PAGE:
What's in a Watch?

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It’s an odd and unexplainable thing. I get asked it by people once they find out about it. Why watches? What makes watches so damn interesting? Sure, we live in a world where people in my coveted 18 to 49 age bracket say things like “I just check the time on my phone” and “That should have Bluetooth” and “Instagram is totally a verb” (I’m almost completely vexed by people just a few years my junior, really). But at the same time, as people retreat into their digital pocket watch equivalents, something as mundane as a wristwatch gives me a lot of pleasure.

There’s a certain amount of simplicity that is welcome in a world where cars are connected to Twitter. A watch does only one or two things, usually. It tells time. It looks good. Sometimes it has a couple of other functions, like telling the date, doubling as a stopwatch, and measuring elapsed time via the bezel, but really, those are just ancillary functions. Sure, there are digital watches that can do much more, and I like those too. I have such a soft spot for analog/digital “anadigi” watches, that combine the beauty of an analog watch with a digital watch’s functions and for Suunto “wrist instruments”, which to me are like cooler, more interesting versions of the very popular Casio G-Shock line (as well as more comfortable than the resin strapped Gs, which is perhaps the main reason I kept my Suunto and offloaded my G, despite the fact that Gs are often more capable).

An anadigi, the Breitling B-1

Very few things in the world still only do one thing. People certainly don’t. Considering how we live tweet things as we watch them, how people have to devise competitions with harsh punishments when out at dinner with friends so they don’t look at their phones, and how we find new and cruel ways to work from home once the workday ends--after all, why just spend time with your family when you can also respond to emails? Phones don’t do one thing. Phones play music, play videos, allow you to watch live TV, connect to the internet, give you up to the second feeds of your friends’ lives, take pictures, and allow you to instantly share them in sepia tone (or not) with everyone who follows you. It’s not that it’s a bad thing that we have so many conveniences; waiting in the supermarket checkout line has never been a more pleasant experience now that I can surf the net while the person in front of me writes a check or counts out exact change. But it’s refreshing to have something that you just put on your wrist and don’t have to fiddle with until I need to know what time it is. Of course, I don’t find myself only looking at my watch to see the time, but also just admiring its beauty, which is another thing that really feels nice about watches.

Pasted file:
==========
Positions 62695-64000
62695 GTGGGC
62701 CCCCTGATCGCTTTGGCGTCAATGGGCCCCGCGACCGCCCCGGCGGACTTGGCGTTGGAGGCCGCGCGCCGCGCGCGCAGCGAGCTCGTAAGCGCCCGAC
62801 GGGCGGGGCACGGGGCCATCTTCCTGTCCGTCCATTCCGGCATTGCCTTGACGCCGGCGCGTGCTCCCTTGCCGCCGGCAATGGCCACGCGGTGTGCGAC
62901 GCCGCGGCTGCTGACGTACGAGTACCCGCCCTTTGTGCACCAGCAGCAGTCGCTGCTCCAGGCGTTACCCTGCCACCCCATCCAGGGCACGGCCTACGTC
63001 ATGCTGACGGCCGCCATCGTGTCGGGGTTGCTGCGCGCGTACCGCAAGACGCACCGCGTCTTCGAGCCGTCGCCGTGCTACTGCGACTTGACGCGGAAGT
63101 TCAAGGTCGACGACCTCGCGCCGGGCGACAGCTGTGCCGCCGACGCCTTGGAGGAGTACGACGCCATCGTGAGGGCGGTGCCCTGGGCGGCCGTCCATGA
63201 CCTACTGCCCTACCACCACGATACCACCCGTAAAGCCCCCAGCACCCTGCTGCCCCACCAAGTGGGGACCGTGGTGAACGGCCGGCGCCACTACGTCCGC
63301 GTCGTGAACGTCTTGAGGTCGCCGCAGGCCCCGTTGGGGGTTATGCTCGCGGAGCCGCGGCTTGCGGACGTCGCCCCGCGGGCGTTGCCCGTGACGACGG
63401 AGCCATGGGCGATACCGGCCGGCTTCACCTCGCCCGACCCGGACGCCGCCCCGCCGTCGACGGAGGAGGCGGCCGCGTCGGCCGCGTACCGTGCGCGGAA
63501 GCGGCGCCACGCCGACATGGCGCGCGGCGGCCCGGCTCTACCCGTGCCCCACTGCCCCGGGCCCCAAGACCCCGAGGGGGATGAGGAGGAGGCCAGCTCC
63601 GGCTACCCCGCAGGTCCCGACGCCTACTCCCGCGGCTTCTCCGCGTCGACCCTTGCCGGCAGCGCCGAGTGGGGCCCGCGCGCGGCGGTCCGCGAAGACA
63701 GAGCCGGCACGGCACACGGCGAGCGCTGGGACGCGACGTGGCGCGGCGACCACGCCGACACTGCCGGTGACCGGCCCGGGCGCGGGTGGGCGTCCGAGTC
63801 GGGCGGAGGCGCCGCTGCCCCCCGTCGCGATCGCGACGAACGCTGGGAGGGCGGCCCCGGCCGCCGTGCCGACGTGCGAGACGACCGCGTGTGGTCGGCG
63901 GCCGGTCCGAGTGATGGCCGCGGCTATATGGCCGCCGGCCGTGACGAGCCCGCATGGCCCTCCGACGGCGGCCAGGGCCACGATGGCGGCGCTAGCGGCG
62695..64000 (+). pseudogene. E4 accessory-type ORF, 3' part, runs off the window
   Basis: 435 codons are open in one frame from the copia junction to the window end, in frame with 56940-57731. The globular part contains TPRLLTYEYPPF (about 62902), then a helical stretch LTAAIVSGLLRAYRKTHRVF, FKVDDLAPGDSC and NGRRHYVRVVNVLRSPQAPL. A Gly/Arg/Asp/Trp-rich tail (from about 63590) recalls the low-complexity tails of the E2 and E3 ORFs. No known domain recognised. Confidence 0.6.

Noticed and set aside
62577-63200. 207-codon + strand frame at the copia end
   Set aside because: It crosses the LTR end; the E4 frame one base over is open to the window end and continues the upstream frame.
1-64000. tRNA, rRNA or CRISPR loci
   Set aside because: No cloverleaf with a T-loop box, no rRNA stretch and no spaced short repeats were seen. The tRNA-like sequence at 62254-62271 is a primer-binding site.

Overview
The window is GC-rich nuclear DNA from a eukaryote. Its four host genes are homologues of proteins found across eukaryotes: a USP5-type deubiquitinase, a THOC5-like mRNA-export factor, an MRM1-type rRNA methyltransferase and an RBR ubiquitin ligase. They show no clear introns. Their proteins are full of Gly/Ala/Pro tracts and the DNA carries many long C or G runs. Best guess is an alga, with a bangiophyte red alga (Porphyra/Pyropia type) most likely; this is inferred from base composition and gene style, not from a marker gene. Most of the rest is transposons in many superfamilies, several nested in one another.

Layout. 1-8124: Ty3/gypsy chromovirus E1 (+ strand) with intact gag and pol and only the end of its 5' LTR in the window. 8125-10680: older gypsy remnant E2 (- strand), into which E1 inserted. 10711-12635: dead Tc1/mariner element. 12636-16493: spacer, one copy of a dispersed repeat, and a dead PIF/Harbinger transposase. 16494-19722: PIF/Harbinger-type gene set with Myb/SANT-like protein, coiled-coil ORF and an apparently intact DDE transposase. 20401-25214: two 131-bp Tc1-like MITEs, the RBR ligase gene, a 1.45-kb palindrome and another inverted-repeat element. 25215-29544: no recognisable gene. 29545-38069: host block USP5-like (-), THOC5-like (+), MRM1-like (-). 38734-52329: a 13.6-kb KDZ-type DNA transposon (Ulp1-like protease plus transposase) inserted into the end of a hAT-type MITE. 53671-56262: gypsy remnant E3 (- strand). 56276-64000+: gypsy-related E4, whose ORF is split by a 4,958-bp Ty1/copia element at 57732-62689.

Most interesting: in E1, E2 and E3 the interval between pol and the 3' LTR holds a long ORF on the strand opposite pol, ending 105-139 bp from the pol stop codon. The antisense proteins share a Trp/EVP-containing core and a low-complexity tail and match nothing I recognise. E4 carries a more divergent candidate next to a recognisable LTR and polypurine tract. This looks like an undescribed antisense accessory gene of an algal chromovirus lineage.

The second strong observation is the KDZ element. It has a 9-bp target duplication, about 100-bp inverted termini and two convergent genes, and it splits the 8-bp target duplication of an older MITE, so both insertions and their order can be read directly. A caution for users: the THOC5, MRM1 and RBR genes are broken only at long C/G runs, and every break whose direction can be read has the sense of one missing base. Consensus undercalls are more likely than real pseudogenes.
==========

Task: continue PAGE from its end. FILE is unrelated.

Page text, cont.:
They’re good to look at. Little pieces of mechanical art that you can strap to your arm. Like a beautiful car or a beautiful building, a piece of engineering and architecture married to art in the form of metal and glass in a way that will only be noticed by a few. And some like that. I know I do--at times, anyway; there are times I like a good, flashy watch. I do like that my Seiko Marinemaster 300m flies under the radar and is only appreciated by a select group. It doesn’t make me a target when I’m out walking around the city (unlike a shiny Breitling, for example, or the thieves’ bullseye, a Rolex). But I’ll go into more depth on the joys of owning an MM300 in a later post.

Seiko's superb Marinemaster 300m

I love cars. I really do. They were my first love, along with Penny from Inspector Gadget, when I was too young to realize that cartoons weren’t real (she was smart, driven, innovative, dedicated, and understanding...we should all be so lucky). Watches are also often tied to cars. The Omega Speedmaster, for example, which is now most famous for going to the moon, certainly isn't called the "Spacemaster" or "Moonmaster"; it's named for speed, namely speed from cars racing. When I try to explain watches to other car guys, I simply say that they’re just cars that you wear and that tell time. Some people get it. Some don’t.

The Omega Speedmaster alongside a Breitling B-1

I’ve written this whole thing, and I’m no closer to explaining why watches have such an appeal to me.

So why watches? I could end by saying “why not?”, but that feels too easy, and frankly, a bit cliche. It can’t quite be answered, not by me, anyway. Stay tuned, more neurotic musings to come.


  1. Chicolabronse's Avatar
    Good job Raza, I really enjoyed reading that, Going with your question on "why watches" i find it hard to pinpoint "why", but i think some part of it leads back to my great uncle who was an engineer for Rolls-Royce aerospace, I would say his love of mechanical things (including his watches) must have rubbed of on me. Taking out a watch, winding it then strapping that little mechanical heart to your wrist i suppose takes me back to my younger happy carefree days spent with good old uncle Matt!! The other part is that they are just damm awesome to look at, I mean how many times do we look at our watches daily but still don't know what time it is!!
    Updated Aug 14, 2015 at 09:26 AM by Chicolabronse
  2. whatmeworry's Avatar
    A very well written and thought out piece, really enjoyed it
  3. OTGabe's Avatar
    Fantastic stuff, Raza! Can't wait until you venture into the whole idea of a mechanical 'soul' inside a watch.
  4. Raza's Avatar
    Thanks for the positive feedback, guys!
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